Cancer cells
Studies have shown that cancer treatment during pregnancy has no negative effects on babies in the wombDr. Cecil Fox/National Cancer Institute

Cancer treatment during pregnancy has no negative mental or cardiac effects on unborn babies, studies have shown.

Chemotherapy and Radiotherapy have long been believed to have harmful effects on babies in the womb, with many mothers aborting their child or delaying treatment on the advice of doctors.

However, international studies presented at the 2014 ESMO (European Society for Medical Oncology) Congress in Madrid have shown that it is in fact safe to have cancer treatment while you are pregnant.

"When chemotherapy is administered after the first trimester of pregnancy, we cannot discern any problems in the children," says lead author Dr Frederic Amant, KU Leuven and University Hospitals Leuven in Belgium. "Fear about the risks of chemotherapy administration should not be a reason to terminate a pregnancy, delay cancer treatment for the mother, or to deliver a baby prematurely."

In the first study, 38 children who had been exposed to chemotherapy in the womb were compared to 38 control children, who had not been exposed.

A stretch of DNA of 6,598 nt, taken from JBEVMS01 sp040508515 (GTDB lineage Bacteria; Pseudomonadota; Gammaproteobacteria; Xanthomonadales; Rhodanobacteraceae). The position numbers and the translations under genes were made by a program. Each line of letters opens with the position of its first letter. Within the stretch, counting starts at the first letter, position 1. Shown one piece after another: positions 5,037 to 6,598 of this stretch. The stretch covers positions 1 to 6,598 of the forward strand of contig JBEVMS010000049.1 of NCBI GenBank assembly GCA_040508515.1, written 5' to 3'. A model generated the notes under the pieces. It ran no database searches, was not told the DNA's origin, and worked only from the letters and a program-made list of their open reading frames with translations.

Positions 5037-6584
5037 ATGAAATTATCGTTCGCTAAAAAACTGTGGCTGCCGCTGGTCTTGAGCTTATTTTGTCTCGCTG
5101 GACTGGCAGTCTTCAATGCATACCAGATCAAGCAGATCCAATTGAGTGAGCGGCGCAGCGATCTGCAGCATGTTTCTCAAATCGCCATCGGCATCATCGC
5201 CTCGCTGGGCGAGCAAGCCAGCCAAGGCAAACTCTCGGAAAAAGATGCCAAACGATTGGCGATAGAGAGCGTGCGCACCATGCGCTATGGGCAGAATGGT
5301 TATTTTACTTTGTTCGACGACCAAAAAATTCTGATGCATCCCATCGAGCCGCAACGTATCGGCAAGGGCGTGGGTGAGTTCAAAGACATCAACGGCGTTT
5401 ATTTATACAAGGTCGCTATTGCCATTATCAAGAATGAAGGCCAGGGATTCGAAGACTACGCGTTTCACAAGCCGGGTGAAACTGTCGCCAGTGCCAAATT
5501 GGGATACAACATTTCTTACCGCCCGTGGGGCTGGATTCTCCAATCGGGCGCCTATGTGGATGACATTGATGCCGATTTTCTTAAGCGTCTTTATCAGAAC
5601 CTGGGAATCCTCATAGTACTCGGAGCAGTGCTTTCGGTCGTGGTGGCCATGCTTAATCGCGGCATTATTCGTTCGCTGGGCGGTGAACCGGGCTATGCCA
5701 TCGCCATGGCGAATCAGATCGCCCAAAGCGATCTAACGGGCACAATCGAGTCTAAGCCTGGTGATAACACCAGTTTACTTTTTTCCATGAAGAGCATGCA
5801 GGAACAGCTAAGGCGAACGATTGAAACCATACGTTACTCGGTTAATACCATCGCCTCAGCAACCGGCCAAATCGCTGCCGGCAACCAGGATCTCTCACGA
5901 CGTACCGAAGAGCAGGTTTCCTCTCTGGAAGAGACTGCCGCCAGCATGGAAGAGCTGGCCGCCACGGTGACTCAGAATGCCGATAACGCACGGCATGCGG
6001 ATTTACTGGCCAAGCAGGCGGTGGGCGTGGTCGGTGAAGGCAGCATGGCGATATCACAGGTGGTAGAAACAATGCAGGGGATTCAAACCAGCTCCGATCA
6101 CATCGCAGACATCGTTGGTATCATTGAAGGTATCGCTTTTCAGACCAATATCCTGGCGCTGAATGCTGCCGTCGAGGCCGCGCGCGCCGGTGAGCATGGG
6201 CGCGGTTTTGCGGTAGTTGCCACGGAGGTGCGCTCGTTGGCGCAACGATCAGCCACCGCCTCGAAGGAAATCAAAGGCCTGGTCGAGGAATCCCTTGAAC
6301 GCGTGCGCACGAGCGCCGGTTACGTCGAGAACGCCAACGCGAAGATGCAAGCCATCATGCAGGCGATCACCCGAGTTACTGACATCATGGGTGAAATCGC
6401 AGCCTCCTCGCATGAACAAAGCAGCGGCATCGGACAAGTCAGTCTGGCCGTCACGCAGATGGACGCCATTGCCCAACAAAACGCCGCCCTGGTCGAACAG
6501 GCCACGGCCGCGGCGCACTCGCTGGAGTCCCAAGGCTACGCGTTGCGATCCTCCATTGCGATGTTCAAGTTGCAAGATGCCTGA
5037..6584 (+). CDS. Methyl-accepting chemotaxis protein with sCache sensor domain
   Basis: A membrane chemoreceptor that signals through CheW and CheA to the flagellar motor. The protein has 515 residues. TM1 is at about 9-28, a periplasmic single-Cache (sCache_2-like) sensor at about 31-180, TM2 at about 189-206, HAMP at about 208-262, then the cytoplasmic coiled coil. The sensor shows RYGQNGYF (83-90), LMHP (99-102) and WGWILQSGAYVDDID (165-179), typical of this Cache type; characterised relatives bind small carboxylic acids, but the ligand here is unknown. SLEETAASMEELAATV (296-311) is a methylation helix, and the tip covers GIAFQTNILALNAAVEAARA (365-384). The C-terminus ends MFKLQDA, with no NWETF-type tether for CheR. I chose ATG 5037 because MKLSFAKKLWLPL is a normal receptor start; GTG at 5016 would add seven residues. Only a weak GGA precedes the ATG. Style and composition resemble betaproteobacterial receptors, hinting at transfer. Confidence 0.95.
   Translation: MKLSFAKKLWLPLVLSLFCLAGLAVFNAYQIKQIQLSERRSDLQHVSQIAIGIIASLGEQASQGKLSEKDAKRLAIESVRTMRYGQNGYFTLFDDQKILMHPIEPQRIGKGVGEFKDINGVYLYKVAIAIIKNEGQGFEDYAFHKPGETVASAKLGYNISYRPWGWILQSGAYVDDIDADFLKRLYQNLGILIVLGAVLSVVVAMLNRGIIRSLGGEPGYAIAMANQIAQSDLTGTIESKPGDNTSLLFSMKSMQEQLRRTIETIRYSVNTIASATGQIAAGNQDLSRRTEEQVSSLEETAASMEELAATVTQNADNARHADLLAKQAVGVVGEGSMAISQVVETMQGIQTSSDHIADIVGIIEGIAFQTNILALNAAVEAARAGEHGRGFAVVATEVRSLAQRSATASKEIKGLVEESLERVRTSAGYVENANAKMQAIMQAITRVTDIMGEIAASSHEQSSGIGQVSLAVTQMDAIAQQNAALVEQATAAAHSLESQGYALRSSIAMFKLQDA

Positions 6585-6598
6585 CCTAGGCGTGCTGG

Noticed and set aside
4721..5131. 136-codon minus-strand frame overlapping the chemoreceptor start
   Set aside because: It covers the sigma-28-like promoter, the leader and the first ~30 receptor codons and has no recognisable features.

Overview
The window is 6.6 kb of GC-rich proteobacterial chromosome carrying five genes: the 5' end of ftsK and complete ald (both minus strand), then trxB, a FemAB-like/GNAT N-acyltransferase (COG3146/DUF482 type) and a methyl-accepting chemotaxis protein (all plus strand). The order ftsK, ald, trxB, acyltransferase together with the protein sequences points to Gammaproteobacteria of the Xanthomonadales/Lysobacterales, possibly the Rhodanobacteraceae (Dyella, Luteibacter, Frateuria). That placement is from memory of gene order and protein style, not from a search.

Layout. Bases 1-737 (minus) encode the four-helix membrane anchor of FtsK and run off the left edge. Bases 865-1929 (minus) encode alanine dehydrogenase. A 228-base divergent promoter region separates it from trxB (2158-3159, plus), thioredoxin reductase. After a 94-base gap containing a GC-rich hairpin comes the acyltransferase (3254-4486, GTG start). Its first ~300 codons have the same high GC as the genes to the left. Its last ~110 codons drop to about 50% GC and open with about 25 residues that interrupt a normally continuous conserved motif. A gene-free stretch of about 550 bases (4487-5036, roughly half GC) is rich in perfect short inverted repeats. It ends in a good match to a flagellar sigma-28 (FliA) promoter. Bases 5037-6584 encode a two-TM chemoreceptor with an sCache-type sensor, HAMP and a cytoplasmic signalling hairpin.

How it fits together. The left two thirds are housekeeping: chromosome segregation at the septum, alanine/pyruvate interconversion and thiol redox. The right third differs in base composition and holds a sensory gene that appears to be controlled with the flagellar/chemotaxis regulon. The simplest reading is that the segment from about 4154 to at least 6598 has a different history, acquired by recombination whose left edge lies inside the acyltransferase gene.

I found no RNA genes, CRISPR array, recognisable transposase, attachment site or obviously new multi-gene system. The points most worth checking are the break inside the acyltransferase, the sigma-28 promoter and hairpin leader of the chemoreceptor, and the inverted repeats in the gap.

At around the age of two, all of the children were shown to have no significant differences in their mental health.

The cardiac readings also showed that the dimensions and functions were all within the normal ranges.

This is the first study focussing on the effects of chemotherapy on children in the womb and scientists say this shows that chemotherapy during pregnancy can be considered safe for the child.

In the second study, scientists looked at the effect of radiotherapy on an unborn child.

The study assessed 16 children and 10 adults, and found that neuropsychological, behavioural and general health, was within normal ranges.

"The main message is that neuropsychological, behavioural and general health outcomes were within the normal range in all but 3 of the 16 children studied," said Dr Fedro Alessandro Peccatori, from the European Institute of Oncology.

"Pregnancy, particularly advanced pregnancy, has been traditionally considered a contra-indication to radiotherapy. New radiation techniques and more sophisticated simulations of the received foetal dose may change this scenario, but caution remains mandatory when giving radiotherapy to a pregnant woman, particularly in the third trimester," said Peccatori.